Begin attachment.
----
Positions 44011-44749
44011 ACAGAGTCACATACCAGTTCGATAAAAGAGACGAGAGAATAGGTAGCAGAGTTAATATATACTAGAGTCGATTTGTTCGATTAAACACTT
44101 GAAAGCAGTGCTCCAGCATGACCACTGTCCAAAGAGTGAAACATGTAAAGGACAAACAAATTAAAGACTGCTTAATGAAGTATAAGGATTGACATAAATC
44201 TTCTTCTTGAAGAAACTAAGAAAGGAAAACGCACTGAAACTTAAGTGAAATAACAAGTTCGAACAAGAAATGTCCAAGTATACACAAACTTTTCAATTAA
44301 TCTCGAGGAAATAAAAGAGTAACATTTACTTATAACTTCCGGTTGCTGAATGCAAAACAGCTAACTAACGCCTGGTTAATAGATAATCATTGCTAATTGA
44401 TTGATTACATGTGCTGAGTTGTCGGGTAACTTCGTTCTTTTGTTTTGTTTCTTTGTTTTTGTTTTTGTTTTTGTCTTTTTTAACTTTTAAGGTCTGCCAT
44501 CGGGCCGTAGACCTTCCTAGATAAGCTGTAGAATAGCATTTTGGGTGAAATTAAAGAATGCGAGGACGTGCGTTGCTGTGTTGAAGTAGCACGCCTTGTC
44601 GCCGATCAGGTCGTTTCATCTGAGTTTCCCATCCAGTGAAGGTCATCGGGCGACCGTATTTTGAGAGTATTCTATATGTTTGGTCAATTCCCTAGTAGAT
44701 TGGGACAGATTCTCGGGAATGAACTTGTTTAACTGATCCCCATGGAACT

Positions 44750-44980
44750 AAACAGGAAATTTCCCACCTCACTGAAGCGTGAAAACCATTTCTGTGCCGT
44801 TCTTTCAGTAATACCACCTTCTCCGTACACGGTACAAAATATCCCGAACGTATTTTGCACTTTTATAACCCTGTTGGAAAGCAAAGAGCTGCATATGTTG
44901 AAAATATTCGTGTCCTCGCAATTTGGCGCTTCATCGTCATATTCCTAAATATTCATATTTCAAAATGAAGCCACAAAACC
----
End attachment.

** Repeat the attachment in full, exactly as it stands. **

Positions 44011-44749
44011 ACAGAGTCACATACCAGTTCGATAAAAGAGACGAGAGAATAGGTAGCAGAGTTAATATATACTAGAGTCGATTTGTTCGATTAAACACTT
44101 GAAAGCAGTGCTCCAGCATGACCACTGTCCAAAGAGTGAAACATGTAAAGGACAAACAAATTAAAGACTGCTTAATGAAGTATAAGGATTGACATAAATC
44201 TTCTTCTTGAAGAAACTAAGAAAGGAAAACGCACTGAAACTTAAGTGAAATAACAAGTTCGAACAAGAAATGTCCAAGTATACACAAACTTTTCAATTAA
44301 TCTCGAGGAAATAAAAGAGTAACATTTACTTATAACTTCCGGTTGCTGAATGCAAAACAGCTAACTAACGCCTGGTTAATAGATAATCATTGCTAATTGA
44401 TTGATTACATGTGCTGAGTTGTCGGGTAACTTCGTTCTTTTGTTTTGTTTCTTTGTTTTTGTTTTTGTTTTTGTCTTTTTTAACTTTTAAGGTCTGCCAT
44501 CGGGCCGTAGACCTTCCTAGATAAGCTGTAGAATAGCATTTTGGGTGAAATTAAAGAATGCGAGGACGTGCGTTGCTGTGTTGAAGTAGCACGCCTTGTC
44601 GCCGATCAGGTCGTTTCATCTGAGTTTCCCATCCAGTGAAGGTCATCGGGCGACCGTATTTTGAGAGTATTCTATATGTTTGGTCAATTCCCTAGTAGAT
44701 TGGGACAGATTCTCGGGAATGAACTTGTTTAACTGATCCCCATGGAACT

Positions 44750-44980
44750 AAACAGGAAATTTCCCACCTCACTGAAGCGTGAAAACCATTTCTGTGCCGT
44801 TCTTTCAGTAATACCACCTTCTCCGTACACGGTACAAAATATCCCGAACGTATTTTGCACTTTTATAACCCTGTTGGAAAGCAAAGAGCTGCATATGTTG
44901 AAAATATTCGTGTCCTCGCAATTTGGCGCTTCATCGTCATATTCCTAAATATTCATATTTCAAAATGAAGCCACAAAACC